Patient safety: sharing intelligence

Patient safety: sharing intelligence

Published 13 diciembre 2017

The quest for ‘well led’ remains a work in progress with different elements of the UK health sector demonstrating different approaches to the energy they invest in data and how they rely on it for driving improvement.

There are some positive signs on leadership for safety – “but it is not yet standardised”, says DAC Beachcroft partner Corinne Slingo.

“There are defined, although diverse, reporting lines up to board level, but the survey reveals there is further work to do to achieve true leadership of safety data dissemination from the board to the operational staff/ward level.”

Slingo suggests it comes as a surprise to see how few organisations appear to use their own incident data to drive learning and improvements. And there is less focus than might have been expected on data around workforce levels and staff sickness rates to correlate across to safety.

“It was interesting that responses to open questions recognise that data might help inform safety and avoid recurrence – through sharing learnings across the sector. However, that sharing is still not happening consistently when it comes to disseminating information about significant events and near misses.”

DAC Beachcroft partner Anne Croft comments on the fragmented approach to data: “The concept of Accountable Care Organisations (ACOs) brings with it the possibility of a more consistent approach to patient safety processes. However, until ACOs are a reality, the STP/ACS structure is comprised of independent organisations with their own operating procedures and reporting structures, rather than common standards, and this results in a fragmented approach.

“In international examples of ACOs, reporting and clinical safety response is often driven by the funder, typically an insurance entity that is also responsible for meeting clinical negligence liabilities, which can incentivise a more aligned approach to responding to data.”

Sharing intelligence

Healthcare must learn more about safety from the oil and gas industry, and the aircraft sector, according to Professor Bewick.

It must also develop and offer specialist training so that non-executive board members have the confidence to interrogate clinicians. He recommends the creation of separate committees, directly reporting to the board about how the organisation receives, monitors and acts on patient safety data.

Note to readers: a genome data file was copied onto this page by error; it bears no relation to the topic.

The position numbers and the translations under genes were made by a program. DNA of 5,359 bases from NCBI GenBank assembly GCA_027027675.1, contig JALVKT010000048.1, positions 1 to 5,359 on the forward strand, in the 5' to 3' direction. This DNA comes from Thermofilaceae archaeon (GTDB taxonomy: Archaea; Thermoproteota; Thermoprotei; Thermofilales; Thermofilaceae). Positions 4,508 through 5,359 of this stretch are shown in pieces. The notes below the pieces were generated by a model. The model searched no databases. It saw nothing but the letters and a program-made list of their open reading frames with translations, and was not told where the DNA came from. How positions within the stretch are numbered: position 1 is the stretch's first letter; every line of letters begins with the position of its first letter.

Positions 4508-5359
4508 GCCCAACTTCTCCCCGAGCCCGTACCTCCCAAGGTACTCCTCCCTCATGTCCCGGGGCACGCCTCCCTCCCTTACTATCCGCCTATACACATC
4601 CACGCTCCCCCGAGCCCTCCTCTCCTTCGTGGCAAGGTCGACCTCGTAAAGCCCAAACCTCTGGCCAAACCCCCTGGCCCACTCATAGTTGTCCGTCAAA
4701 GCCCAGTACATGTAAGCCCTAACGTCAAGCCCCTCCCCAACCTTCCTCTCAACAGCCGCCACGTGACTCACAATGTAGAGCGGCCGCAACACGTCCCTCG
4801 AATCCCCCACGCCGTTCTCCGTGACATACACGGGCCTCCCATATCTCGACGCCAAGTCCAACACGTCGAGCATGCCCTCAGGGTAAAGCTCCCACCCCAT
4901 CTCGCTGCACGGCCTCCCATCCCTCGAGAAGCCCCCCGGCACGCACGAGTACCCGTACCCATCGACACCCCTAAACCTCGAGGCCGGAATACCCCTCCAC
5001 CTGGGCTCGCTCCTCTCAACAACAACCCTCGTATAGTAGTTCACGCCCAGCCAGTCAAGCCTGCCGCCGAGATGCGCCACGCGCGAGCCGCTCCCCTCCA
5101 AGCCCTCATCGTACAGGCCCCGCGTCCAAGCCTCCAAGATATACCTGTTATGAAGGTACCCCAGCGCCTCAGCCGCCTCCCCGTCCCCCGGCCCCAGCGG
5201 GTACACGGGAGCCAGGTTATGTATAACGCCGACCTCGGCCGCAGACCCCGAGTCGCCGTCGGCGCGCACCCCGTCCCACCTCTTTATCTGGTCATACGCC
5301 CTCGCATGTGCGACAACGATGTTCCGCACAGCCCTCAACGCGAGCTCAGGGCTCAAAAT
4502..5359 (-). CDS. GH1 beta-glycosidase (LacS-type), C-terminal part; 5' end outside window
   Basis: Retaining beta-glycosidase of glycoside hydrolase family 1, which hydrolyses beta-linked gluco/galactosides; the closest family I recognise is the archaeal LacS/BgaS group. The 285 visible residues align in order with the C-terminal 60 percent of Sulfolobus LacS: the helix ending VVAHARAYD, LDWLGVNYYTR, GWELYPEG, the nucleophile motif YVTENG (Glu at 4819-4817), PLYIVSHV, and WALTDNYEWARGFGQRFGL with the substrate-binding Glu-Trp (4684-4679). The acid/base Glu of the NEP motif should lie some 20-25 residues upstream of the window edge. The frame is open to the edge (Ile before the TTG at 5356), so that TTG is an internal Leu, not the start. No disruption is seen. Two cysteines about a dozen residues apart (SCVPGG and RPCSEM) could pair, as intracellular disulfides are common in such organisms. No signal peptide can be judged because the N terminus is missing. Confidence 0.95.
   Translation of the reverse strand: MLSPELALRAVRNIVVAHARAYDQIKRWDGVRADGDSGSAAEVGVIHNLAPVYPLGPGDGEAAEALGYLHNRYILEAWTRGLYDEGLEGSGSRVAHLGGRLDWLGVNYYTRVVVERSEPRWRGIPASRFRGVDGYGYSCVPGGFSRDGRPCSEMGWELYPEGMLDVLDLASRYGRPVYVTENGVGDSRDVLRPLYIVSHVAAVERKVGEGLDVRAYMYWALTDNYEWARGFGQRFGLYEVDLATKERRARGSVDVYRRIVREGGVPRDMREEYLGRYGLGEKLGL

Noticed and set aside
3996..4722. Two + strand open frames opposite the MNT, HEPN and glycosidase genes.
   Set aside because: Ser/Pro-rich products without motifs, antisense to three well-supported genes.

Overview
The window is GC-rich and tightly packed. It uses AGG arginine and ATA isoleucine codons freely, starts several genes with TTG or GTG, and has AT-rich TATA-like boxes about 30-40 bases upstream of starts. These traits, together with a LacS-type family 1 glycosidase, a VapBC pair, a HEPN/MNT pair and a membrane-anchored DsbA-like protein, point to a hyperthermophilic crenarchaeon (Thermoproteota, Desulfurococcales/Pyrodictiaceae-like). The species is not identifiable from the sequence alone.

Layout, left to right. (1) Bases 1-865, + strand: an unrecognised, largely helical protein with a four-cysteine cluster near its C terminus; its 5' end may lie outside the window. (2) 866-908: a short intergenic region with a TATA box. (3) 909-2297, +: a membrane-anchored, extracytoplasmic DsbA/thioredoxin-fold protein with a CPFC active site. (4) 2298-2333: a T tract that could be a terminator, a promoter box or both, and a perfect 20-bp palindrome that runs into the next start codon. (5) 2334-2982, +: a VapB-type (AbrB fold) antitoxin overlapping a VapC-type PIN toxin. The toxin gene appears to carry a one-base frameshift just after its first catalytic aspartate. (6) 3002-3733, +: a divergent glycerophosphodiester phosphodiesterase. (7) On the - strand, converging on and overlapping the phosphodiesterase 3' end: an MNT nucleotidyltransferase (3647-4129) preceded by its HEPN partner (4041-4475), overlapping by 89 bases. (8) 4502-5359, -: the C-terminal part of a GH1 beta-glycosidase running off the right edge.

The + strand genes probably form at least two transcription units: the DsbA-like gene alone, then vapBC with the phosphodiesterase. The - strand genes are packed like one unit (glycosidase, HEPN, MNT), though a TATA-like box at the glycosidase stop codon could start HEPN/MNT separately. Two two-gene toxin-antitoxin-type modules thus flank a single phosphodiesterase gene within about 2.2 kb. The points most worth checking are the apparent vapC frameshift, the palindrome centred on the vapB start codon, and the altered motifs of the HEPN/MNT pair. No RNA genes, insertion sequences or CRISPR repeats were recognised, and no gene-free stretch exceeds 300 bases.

Professor Bewick also calls for more liaison with NHS Resolution and medical indemnity organisations to share their intelligence on medical error and clinical negligence, and for consistent and effective use of incident data.

Intelligence from national initiatives should be disseminated as widely as possible, adds Heather Durston-Hillyer. “It is a recurrent theme we hear from trusts that they want to benchmark themselves with similar organisations but the ability to do that just isn't there. GIRFT has been able to do that. The fact that the Department of Health through NHS Improvement is providing the funding to roll their programme out to all specialities is welcome news.”

She says there is a desire at all levels to use data and share learning within the patient safety arena, but it is being held back “by the challenges organisations face of having a plethora of sources and not having a clearly defined governance framework in place for capturing, analysing and disseminating the learning”.

Board members need to be trained to be confident about asking the right questions. Giles Peel explains: “There is a wealth of sources of information on clinical best practice that may not be visible to the vast majority of non-executives. For example, clinical networks – neonatal or stroke – which signpost best practice and new developments. How do we get the debate around best practice reorganised in a way that means that people can have a view on it? Given where we are within the wider world of information technology, it is a worry that individuals can still say 'I know best'.

“In business, in the oil and aviation industries, these independent boards usually have fewer inhibitions in challenging experts. There is still a reluctance for non-clinicians to challenge clinicians – a historic hangover from the old days of doctor knows best.”

Whilst the cultural challenges in the sector are clear, what is also evident is the ambition to position patient safety at the forefront when it comes to decision-making. The sharing of intelligence will likely drive forward developments here; acquainting organisations across the health sector with best practice in identifying the most useful data channels and, crucially, managing the flow of learning from board level to the point of delivering care.

We would be very happy to discuss any aspects of this report with you – please feel free to contact us at cboston@dacbeachcroft.com or call +44 (0)117 918 2467.

Download the full report here.

Authors

Corinne Slingo

Corinne Slingo

Bristol

+44 (0)117 918 2152

Anne Crofts

Anne Crofts

London - Walbrook

+44 (0)20 7894 6531

Heather Durston-Hillyer

Heather Durston-Hillyer

Winchester

+44 (0)1962 705513

Key Contacts

Corinne Slingo

Corinne Slingo

Bristol

+44 (0)117 918 2152

Anne Crofts

Anne Crofts

London - Walbrook

+44 (0)20 7894 6531

Heather Durston-Hillyer

Heather Durston-Hillyer

Winchester

+44 (0)1962 705513

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